Driving into Gatlinburg, it’s one of the first sights you see. Ripley’s Aquarium of the Smokies has a prime location, right behind and above the beginning of the downtown strip. It sits majestically on the river, with flags flying and a quaint bridge in front. You can’t help but wonder about it.
Now, I know for years my in-laws wondered about this aquarium without stopping in. In fact, we usually park in its garage when visiting downtown (it’s fairly inexpensive and very centrally located), but we never so much as peeked in the windows. I think the problem is that people are used to Ripley’s putting on very tourist-type attractions. A crazy museum, for example, or a haunted house, but not something that is to be taken seriously. Well, when we finally went to try out the aquarium, we were pleasantly surprised. It is, after all, a serious aquarium. It’s got a lot of fun added in, but it has big, serious fish, sharks, etc. We all learned a lot, the least of which is not to underestimate Ripley’s. They hit it out of the park on this one.
It’s a great aquarium and a great use of part of a day in Gatlinburg, but it’s not cheap. Adults weigh in at a whopping $21.99, while kids age 6-11 cost $10.99 and even the little 2-to-5-year-olds cost $4.99. There is a (small) reduction available online here.
So what can you expect to see there? Well, my favorite exhibit was the Shark Lagoon, where you are literally in a glass tunnel in the middle of a large aquarium filled with sharks, stingrays, sea turtles and sawfish, among many others. You travel along it on a 340-foot glide path. Seriously gives even a brave adult the willies to see a shark charging right at you. Ripley’s only adds to the chill down your spine by leaving a few dents in the glass, accompanied by plaques telling about the date sharks tried to ram through the glass in this spot.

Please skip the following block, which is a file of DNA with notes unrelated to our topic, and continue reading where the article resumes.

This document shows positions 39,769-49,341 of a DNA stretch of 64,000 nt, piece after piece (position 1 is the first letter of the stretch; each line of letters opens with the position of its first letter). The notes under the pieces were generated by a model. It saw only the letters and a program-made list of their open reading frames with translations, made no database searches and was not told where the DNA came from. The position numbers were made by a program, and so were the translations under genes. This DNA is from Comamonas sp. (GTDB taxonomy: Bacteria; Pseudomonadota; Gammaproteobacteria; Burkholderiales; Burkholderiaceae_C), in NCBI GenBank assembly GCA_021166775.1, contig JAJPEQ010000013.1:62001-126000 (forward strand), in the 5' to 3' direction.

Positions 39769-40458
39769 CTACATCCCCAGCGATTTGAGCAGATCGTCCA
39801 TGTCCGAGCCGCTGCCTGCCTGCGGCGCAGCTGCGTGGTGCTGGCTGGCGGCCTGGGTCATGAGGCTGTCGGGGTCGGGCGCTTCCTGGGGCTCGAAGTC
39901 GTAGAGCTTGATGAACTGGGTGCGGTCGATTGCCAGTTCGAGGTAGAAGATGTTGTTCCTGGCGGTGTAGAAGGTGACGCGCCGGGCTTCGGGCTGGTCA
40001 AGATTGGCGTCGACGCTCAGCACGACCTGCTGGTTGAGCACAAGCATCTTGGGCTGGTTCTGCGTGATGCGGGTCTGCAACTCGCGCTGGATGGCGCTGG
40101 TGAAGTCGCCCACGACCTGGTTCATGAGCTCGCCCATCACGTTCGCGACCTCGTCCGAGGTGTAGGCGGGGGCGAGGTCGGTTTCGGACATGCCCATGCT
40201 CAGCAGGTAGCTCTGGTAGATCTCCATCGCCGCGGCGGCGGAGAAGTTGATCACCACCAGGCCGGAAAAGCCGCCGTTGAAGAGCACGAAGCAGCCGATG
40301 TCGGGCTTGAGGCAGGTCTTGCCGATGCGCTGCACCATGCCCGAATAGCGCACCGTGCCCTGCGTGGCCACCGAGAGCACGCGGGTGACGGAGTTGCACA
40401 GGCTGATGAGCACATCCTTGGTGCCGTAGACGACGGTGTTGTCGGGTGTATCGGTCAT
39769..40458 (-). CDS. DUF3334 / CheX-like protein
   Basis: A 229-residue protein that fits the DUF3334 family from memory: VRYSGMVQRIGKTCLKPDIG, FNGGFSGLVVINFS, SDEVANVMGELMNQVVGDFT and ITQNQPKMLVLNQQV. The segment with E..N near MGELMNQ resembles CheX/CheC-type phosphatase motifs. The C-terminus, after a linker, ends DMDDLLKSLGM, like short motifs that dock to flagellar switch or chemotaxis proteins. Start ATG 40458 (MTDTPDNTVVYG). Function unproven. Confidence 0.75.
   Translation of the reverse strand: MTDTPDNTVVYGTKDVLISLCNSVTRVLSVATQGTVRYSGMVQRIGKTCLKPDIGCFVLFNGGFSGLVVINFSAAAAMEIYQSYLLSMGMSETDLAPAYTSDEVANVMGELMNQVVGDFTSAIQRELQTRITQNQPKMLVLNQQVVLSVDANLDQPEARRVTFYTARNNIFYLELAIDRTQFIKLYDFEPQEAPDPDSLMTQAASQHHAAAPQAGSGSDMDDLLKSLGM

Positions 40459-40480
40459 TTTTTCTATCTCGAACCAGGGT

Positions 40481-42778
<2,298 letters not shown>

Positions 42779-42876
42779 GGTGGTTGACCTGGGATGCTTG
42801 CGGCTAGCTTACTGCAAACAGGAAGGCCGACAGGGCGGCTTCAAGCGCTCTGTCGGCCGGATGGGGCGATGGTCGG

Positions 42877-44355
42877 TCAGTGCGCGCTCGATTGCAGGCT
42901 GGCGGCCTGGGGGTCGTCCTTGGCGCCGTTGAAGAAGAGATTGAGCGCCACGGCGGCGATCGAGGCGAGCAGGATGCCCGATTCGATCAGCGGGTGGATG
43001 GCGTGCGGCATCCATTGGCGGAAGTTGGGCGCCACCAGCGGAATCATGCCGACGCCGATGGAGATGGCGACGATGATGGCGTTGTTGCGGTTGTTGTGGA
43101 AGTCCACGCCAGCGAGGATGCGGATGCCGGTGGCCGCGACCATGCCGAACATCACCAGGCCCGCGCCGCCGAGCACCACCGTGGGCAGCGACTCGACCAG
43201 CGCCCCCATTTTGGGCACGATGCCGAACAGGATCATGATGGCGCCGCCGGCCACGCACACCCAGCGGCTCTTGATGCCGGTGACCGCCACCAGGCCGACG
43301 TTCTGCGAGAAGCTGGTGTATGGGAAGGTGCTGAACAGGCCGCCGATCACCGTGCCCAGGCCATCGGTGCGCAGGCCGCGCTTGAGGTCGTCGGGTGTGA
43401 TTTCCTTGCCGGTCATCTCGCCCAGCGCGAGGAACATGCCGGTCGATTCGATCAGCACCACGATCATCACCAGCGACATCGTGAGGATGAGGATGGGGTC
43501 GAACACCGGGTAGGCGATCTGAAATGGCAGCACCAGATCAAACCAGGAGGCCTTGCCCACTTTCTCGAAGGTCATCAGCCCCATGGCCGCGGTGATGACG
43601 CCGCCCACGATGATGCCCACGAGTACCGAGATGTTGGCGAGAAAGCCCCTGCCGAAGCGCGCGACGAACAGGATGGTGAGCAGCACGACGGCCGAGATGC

But there’s oh-so-much-more to this aquarium. My kids loved the Stingray Bay, where we saw a show with a diver right in the tank with the rays. New since we’ve been there is the Penguin Playhouse, which features a clear tunnel that visitors can crawl through and watch penguins swimming above and below them. Other areas are: the Rainforest, the Ocean, Systems Ctrl, the Coral Reef, the Discovery Center, and the Sea Gallery. Whew! We actually didn’t make it through the whole thing!
In addition to all these displays, the aquarium often has visiting displays. You can keep up-to-date with those through its blog.
If you’re in the aquarium during a meal time, the Feeding Frenzy Eatery offers a large selection of snacks and sandwiches for a (semi) reasonable price. Check out a list of available foods here. Though it is convenient, I’d still recommend heading down the strip for an Ogle Dog, if you have time. The gift shop is a lot of fun. I collect salt and pepper shakers every where I go, and I was pleased to find fish-shaped ones there.
I hope you have the time to enjoy a stop at the Ripley’s Aquarium of the Smokies next time you’re in Gatlinburg. If you do, leave us a comment with your story. We’d love to hear it!